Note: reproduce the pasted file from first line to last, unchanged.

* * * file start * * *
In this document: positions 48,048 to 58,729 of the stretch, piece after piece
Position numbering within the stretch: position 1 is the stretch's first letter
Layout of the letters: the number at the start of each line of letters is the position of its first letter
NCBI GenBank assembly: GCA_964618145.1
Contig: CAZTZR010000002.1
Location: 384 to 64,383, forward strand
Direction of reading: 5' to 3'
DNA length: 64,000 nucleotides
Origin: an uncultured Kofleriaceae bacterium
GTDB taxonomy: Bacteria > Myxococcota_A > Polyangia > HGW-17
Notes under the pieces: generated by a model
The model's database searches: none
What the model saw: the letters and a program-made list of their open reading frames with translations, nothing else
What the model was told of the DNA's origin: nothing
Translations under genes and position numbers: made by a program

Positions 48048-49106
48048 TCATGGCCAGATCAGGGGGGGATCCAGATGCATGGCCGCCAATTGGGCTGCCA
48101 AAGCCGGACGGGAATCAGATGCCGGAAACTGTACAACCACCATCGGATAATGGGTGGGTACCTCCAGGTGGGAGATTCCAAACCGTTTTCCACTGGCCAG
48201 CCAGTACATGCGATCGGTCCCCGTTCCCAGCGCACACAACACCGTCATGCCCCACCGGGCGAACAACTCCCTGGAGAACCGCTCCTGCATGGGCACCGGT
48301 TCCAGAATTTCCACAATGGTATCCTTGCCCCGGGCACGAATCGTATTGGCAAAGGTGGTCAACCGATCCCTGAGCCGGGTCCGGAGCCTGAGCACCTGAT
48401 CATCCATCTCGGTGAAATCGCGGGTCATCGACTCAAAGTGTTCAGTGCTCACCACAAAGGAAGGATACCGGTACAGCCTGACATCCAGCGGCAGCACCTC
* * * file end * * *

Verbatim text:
In this document: positions 48,048 to 58,729 of the stretch, piece after piece
Position numbering within the stretch: position 1 is the stretch's first letter
Layout of the letters: the number at the start of each line of letters is the position of its first letter
NCBI GenBank assembly: GCA_964618145.1
Contig: CAZTZR010000002.1
Location: 384 to 64,383, forward strand
Direction of reading: 5' to 3'
DNA length: 64,000 nucleotides
Origin: an uncultured Kofleriaceae bacterium
GTDB taxonomy: Bacteria > Myxococcota_A > Polyangia > HGW-17
Notes under the pieces: generated by a model
The model's database searches: none
What the model saw: the letters and a program-made list of their open reading frames with translations, nothing else
What the model was told of the DNA's origin: nothing
Translations under genes and position numbers: made by a program

Positions 48048-49106
48048 TCATGGCCAGATCAGGGGGGGATCCAGATGCATGGCCGCCAATTGGGCTGCCA
48101 AAGCCGGACGGGAATCAGATGCCGGAAACTGTACAACCACCATCGGATAATGGGTGGGTACCTCCAGGTGGGAGATTCCAAACCGTTTTCCACTGGCCAG
48201 CCAGTACATGCGATCGGTCCCCGTTCCCAGCGCACACAACACCGTCATGCCCCACCGGGCGAACAACTCCCTGGAGAACCGCTCCTGCATGGGCACCGGT
48301 TCCAGAATTTCCACAATGGTATCCTTGCCCCGGGCACGAATCGTATTGGCAAAGGTGGTCAACCGATCCCTGAGCCGGGTCCGGAGCCTGAGCACCTGAT
48401 CATCCATCTCGGTGAAATCGCGGGTCATCGACTCAAAGTGTTCAGTGCTCACCACAAAGGAAGGATACCGGTACAGCCTGACATCCAGCGGCAGCACCTC